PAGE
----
945. Next [3, b], at “But this” he says that this proportionality, which is observed in distributive justice, cannot be continuous because on one side are the things and on the other the persons. So it is not possible to take for a common term a person to whom distribution is made and the thing which is distributed.
946. Then [B], at “This just thing,” he considers what is unjust in distributions. He says that, since the just thing is proportionable, it follows that the unjust thing is outside the proportionable. This happens either by reason of more or less than the equality of proportion demands, as is evident in the very operations of just and unjust distribution. That man acts unjustly who accepts for himself too many goods, but he suffers unjustly who has too few. The reverse is true in regard to evils. Since a lesser evil has the aspect of good by comparison with a greater evil, the lesser evil is more to be preferred than the greater evil. Everything is chosen under the aspect of good, and for this reason the thing which has the aspect of greater good is more to be preferred. So then this is one species of justice that has been discussed.
The Mean of Commutative justice
A. He shows that there is a species of justice in addition to distributive. — 947
There remains another kind of justice directive of what is done both in voluntary and involuntary transactions.
B. This differs from the other justice.
1. HE SETS FORTH HIS PROPOSITION. — 948
This differs in species from the preceding justice.
2. HE PRESENTS THE DIFFERENCE.
a. He reviews something relative to distributive justice. — 949
What is just in the distribution of common goods is always in conformity with proportionality previously discussed, for when distribution is made of common wealth, it will be made according to the proportion contributed by each one. on the other hand the unjust thing opposed to this just thing is outside the proportional.
b. What pertains to commutative justice.
i. A fact relative to commutative justice. — 950-951
However, in transactions the just thing is an equal—and the unjust thing an unequal—not according to geometrical but according to arithmetic proportion. Here it does not matter whether the good man steals from the wicked man or the wicked from the good, whether the good or wicked man commits adultery. But the law looks at only the nature of the damage done, and treats the parties as equals, if indeed one does an injustice and the other suffers an injustice, if this one injures and that one is injured. Therefore, the judge attempts to reduce to equality the unjust thing which has an inequality.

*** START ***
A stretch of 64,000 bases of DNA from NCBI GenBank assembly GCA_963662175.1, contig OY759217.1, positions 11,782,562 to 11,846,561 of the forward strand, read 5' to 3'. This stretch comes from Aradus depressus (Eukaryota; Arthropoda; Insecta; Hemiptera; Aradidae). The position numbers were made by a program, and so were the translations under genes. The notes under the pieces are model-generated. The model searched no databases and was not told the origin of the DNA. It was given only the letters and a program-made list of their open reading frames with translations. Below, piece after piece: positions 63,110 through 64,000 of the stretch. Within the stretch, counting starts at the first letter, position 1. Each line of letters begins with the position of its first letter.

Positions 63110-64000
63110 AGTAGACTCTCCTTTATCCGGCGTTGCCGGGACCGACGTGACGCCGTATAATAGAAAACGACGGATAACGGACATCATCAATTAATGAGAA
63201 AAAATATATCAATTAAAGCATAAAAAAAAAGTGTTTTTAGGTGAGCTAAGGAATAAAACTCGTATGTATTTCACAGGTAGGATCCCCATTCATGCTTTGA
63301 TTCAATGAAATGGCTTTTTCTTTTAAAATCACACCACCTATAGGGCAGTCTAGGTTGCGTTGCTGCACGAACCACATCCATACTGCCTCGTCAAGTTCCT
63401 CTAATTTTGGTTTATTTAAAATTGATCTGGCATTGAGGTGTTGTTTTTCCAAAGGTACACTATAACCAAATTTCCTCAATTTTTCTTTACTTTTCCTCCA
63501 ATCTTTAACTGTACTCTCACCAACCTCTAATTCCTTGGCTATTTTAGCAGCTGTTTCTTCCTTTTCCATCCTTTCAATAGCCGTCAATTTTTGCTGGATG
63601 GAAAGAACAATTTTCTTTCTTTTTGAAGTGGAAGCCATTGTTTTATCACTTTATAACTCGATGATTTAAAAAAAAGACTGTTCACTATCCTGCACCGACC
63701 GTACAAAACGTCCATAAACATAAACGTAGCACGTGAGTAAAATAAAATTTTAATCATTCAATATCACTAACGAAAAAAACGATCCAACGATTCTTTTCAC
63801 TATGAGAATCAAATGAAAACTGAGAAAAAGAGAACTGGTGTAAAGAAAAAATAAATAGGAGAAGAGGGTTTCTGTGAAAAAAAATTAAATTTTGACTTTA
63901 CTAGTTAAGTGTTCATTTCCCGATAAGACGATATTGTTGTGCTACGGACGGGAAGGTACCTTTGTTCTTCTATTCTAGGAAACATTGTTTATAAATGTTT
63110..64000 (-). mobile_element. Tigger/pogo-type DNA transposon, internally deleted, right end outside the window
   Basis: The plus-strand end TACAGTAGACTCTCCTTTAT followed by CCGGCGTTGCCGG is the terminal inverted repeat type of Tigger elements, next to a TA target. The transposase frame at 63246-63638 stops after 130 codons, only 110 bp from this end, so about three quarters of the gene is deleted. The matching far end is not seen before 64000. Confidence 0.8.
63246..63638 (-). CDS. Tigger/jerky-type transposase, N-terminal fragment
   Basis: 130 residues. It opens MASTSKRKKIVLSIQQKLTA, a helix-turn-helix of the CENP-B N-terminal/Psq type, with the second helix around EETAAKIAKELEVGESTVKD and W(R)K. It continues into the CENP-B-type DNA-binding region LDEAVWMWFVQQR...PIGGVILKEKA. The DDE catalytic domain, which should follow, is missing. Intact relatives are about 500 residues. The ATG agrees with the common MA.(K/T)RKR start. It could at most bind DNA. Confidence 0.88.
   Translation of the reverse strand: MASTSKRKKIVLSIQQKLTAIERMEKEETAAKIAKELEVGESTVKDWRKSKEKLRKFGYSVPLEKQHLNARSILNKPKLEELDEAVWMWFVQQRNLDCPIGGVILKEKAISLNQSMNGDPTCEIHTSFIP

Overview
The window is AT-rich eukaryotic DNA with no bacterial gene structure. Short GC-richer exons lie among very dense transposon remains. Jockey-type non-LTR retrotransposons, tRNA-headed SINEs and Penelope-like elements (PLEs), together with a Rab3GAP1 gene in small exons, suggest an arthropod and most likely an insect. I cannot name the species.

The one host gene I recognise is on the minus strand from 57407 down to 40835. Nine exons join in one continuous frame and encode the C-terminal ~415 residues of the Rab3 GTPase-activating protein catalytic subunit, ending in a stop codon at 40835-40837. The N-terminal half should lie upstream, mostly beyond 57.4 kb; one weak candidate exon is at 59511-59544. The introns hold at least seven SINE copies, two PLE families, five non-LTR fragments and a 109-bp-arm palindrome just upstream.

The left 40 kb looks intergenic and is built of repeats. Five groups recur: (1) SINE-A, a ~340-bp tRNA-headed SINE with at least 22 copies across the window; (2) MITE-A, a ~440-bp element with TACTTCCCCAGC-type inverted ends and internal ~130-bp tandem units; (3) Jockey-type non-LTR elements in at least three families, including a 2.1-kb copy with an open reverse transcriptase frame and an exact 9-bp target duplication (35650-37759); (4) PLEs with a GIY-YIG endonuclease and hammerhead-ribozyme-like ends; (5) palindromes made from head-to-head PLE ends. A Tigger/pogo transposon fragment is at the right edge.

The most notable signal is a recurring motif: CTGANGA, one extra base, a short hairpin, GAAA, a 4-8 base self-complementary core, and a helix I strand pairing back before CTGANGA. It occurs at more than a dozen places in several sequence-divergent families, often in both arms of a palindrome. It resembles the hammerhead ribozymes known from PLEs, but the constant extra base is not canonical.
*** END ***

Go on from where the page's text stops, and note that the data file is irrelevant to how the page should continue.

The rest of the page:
ii. He clarifies this by an example.
x. THE EXAMPLE. — 952
If one of two contestants receives a wound and the other inflicts a wound or even one commits murder and the other is murdered the division of action and passion brings about inequality. However, a judge tries to remove inequality by awarding damages.
y. HE RESOLVES A DOUBT. — 953
In the interest of plain talk, we speak of gain in these matters, even though the name is not appropriate to some cases, for example, to the person who strikes another or to the person injured. But when passion is measured, one thing is called loss and another gain.
iii. Some corollaries.
x. ON THE PART OF THE JUST THING ITSELF. — 954
Therefore, that which is just is an equal, a mean between more and less in such a way that gain is taken as more, and loss as less. Gain is understood in contrary ways, for it is more in relation to good and less in relation to evil, while the opposite is true of loss. Between gain and loss stands a mean, the equal which we call the just. This then is a directive, and will be the mean between gain and loss.
y. ON THE PART OF THE JUDGE. — 955
For this reason when men are in doubt they have recourse to a judge. But going to a judge is going to justice, for a judge ought to be living justice. Men approaching a judge are seeking an intermediate, and this is why judges are called intermediaries or mediators, as if they touch the mean when they attain what is just. Therefore, the just thing is a mean as also is the judge who brings about an equality.
COMMENTARY OF ST. THOMAS
947. After the Philosopher has shown how the mean should be taken in distributive justice, he now explains in what way the mean should be understood in commutative justice. He discusses this point under three aspects. First [A] he shows there is a species of justice in addition to distributive. Then [B], at “This differs etc.,” he says this differs from the other justice. Third [Lect. 7], at “It is as though etc.” (B. 1132 a 25), he shows how a mean should be understood in this kind of justice. He says first that in addition to the preceding species of justice which exists in distributions, there remains one that is directive of transactions both voluntary and involuntary.